Look and Listen

Five members of Pentatonix on stage
Still of Pentatonix from The Sing-Off 3.11 © 2011 NBCUniversal. Photo: Lewis Jacobs.

Well, America got it right in voting Pentatonix winners of this year’s edition of
NBC’s The Sing-Off. I was a bit bummed that just about everybody turned in sub-standard performances on Monday night’s live finale, when presumably viewership would get a bump from Dancing with the Stars’ absence; maybe it was the lack of pressure, since voting was already closed, but more likely the crazy rehearsal schedule and holiday weekend are to blame. Friends who finally tuned in after hearing me rhapsodize about Pentatonix, Afro-Blue, and Urban Method have my apologies.

I complained in a post last month about the judges’ surprising (to me) preference for certain groups over others — on the whole, traditional large university-based ensembles beating out more inventive, idiosyncratic but clearly cooler combos. Not that a cappella is all about being “cool”, nor that I have an inherent dislike of the collegiate model; quite the opposite, in fact. The Sing-Off’s diversity of size and style in the participants selected is one of the things that makes it so fascinating, however, and if the aim of the producers or the judges is to maintain that diversity as the competition pushes on then I think they should be entirely up front about it. Shawn Stockman rose even higher in my esteem last week when he chose Afro-Blue, a great jazz outfit born out of a class at Howard University, to advance to the finals, whereas — much to my dismay, as I appreciate where both are coming from in general — Ben Folds and Sara Bareilles’ selection of the Dartmouth Aires borders on the criminally insane.

Afro-Blue returned last night anyway, to back up Smokey Robinson on “You’ve Really Got a Hold on Me” — lovely despite not quite having the special swing of their usual arrangements. Host Nick Lachey reprised a tune from his 98 Degrees days, “Give Me Just One Night (Una Noche)”, with Pentatonix, while Folds took a page from Bobby McFerrin’s book in getting the audience to participate in a performance of his “Not the Same”, backed by the Aires, and Bareilles teamed up with Urban Method for a version of her single “Gonna Get Over You” (whose music video is embedded in Bareilles’s Sing-Off blog). Boyz II Men have a new album to promote as well, so I’m not sure why Stockman didn’t take the stage.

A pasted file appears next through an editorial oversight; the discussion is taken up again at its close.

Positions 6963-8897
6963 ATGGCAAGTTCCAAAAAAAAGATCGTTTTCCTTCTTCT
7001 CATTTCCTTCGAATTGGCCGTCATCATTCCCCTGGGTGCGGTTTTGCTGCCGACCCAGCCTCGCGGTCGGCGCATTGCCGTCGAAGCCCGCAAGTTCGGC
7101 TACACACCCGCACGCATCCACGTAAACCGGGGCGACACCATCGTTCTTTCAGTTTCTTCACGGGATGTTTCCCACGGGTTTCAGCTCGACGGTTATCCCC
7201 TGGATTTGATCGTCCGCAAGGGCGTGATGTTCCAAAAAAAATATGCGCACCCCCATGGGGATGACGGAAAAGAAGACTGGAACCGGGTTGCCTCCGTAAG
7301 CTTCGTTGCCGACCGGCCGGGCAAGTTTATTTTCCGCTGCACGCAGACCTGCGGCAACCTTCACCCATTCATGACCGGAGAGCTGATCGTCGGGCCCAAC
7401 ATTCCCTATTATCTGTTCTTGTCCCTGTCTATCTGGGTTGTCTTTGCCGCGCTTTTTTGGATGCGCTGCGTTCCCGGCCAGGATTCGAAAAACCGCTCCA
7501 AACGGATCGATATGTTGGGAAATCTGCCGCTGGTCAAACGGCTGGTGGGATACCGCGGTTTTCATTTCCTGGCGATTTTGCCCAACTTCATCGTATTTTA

The above links all go to clips from the show, and I’m going to add a few more. While
a cappella handles doo-wop, classic and modern pop, showtunes, and jazz very well, it’s rare to hear a voices-only group that can really rock; Pentatonix did just that when tackling Steppenwolf’s “Born to Be Wild” — full of vocal “guitar fuzz” and a driving beat even though the gang also throws in its trademark faux-electronica tricks. My all-out favorite performance of the group’s is probably either its rendition of Florence & The Machine’s haunting, powerful “Dog Days Are Over” or its reinvention of Kanye West’s “Love Lockdown”, but the epitome of the crazy-sick Pentatonix sound — where the quintet really made its mark on the show — is its cover of The Buggles’ “Video Killed
the Radio Star”
. Pentatonix killed the need for instruments and studio production.

Next Monday The Sing-Off will return for a live holiday-themed episode at 8 p.m. ET featuring Season 1 winners Nota, Season 2 winners Committed, and various groups from Season 3.

Related: Double “You” Sisters Go Bangles Vocal Opposition

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